Five Tips for Financially Surviving the Holiday Season

Here we are at the end of another year. Thanksgiving is over and the December holiday season will soon be upon us. For many people, that means throwing rational decision making out the window and buying gifts for all of their family, friends, and even bosses they want to suck up to. In fact, the National Retail Foundation estimates that the average consumer will spend just over $1,000 this holiday season on gifts, candy, decorations, and bits and bobs for themselves. Unless this spending was planned for well in advance, it will surely blow up anyone’s budget and lead to paying off the little tidings of joy well into 2019. Happy holidays, indeed.

With that merry thought rolling around in your head, you may be wondering what you can do to ensure you won’t be one of the 25% of people still paying off the things you bought last year. If that’s the case, consider this my gift to you.

  • Take it back. Black Friday, Small Business Saturday, Cyber Monday, and Giving Tuesday should be followed by Broke-A** Wednesday. If you’ve already gone overboard buying gifts for people this year, take some of the stuff back. I’m serious. Christmas is still weeks away and chances are good you still have the gift in a closet or under your bed. Find the receipt, take it back, and then consider giving them something less expensive. Or…
  • Get personal. You’re tight with your family and friends because of shared experiences, not the stuff you give each other. Sometimes you’re tight with friends and family in spite of what you give each other. Consider making your gift part of a bigger experience. Buy their annual fishing license and plan a couple of days together. Pay a registration fee for a 5k that you always run with them (work in some training time together, too). Buy them a ticket to a music festival you’ve both talked about attending. Gifts like these will foster the relationship in ways that a new pair of skinny pants can only dream of.
  • Know thy spending. Predetermine how much you want to spend this year. Then, either get that amount in cash (and spend only what you have available) or keep a running total of your spending as you make your purchases. Gamify the process if you need to using Price is Right rules. How close can you get your spending to your predetermined limit without going over? Did you go over? Oops! Take something back and find a new gift.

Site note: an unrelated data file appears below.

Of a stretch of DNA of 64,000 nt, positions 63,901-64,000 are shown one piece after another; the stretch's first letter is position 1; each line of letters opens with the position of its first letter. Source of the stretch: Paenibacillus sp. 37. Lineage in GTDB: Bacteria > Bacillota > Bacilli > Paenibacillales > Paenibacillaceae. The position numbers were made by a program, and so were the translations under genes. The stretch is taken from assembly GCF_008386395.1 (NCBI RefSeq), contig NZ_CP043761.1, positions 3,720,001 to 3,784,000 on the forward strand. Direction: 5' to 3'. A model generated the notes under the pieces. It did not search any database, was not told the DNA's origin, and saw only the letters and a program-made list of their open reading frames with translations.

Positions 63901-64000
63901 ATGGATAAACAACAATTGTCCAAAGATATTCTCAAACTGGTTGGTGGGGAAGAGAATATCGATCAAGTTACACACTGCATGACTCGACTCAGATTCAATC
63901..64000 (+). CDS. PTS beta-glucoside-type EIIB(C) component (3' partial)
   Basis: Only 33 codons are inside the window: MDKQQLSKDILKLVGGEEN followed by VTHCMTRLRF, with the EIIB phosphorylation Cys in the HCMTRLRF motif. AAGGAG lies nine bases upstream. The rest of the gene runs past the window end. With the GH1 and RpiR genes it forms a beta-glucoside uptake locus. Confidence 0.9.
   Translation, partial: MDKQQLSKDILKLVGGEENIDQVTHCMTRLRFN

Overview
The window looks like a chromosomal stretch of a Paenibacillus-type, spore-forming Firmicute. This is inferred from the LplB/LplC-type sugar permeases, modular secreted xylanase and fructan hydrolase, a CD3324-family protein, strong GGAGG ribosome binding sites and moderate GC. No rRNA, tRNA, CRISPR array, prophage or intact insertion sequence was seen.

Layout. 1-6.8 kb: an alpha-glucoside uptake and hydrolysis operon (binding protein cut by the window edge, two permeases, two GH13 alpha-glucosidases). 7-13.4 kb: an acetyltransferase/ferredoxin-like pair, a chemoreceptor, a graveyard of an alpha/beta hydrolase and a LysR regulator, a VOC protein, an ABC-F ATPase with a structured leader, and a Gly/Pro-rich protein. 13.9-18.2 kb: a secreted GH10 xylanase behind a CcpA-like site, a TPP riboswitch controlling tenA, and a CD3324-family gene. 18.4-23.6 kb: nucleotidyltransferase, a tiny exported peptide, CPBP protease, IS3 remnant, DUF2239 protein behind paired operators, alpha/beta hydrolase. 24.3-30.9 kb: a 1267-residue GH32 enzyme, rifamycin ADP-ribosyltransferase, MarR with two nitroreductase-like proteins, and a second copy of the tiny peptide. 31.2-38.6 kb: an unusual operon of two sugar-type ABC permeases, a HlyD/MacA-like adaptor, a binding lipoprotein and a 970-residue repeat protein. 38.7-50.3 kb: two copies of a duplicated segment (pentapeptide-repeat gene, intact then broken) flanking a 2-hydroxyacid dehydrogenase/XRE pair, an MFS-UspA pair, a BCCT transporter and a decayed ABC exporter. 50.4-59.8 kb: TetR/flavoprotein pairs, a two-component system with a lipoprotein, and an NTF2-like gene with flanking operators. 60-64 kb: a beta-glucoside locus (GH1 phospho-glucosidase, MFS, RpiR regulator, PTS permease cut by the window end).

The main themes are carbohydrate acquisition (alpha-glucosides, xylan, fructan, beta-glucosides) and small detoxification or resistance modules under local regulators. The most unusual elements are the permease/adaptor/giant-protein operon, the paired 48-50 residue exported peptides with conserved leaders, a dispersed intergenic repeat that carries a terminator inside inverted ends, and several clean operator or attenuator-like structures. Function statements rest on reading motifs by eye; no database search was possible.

• Pay it forward. Do you have nieces and nephews that you never seem to know what to buy? Then don’t. Make a contribution to their 529 college saving account instead. Sure, they may not appreciate it at the moment, but call them up 12 months after they graduate college and ask them what they think about it then. That’s a gift they’ll be thankful for.
  • Read their mind. Do you know an interest of the person you’d like to present a gift to? Great! Find a book for them to read on the topic. What’s that? Uncle Carl doesn’t read books, he just likes to hunt. Would he like a subscription to Field and Stream (it’s a magazine). He’s sure to think of you each month when the magazine shows up in his mailbox. Better yet, if you can give them a copy of a book you’ve previously read, you can discuss it later.

You don’t have to spend inordinate amounts of money during the holidays to let someone know they’re important to you. You should, however, spend time thinking about that person, your relationship with them, and your shared experiences. Then, let them know how grateful you are for the memories you share and for the memories you’ve yet to make with them. Exchange gifts (if necessary). Then, go about doing the stuff that brings you closer together. Just don’t feel obligated to make sure a big price tag is attached to it.

 

Damian is the lead Financial Concierge on Your Money Line, the financial help line serving all Pete the Planner® Financial Wellness clients. Damian is a CERTIFIED FINANCIAL PLANNER™ professional and loves answering your money questions. Despite sharing a last name and sense of humor, Damian and Pete are not related.

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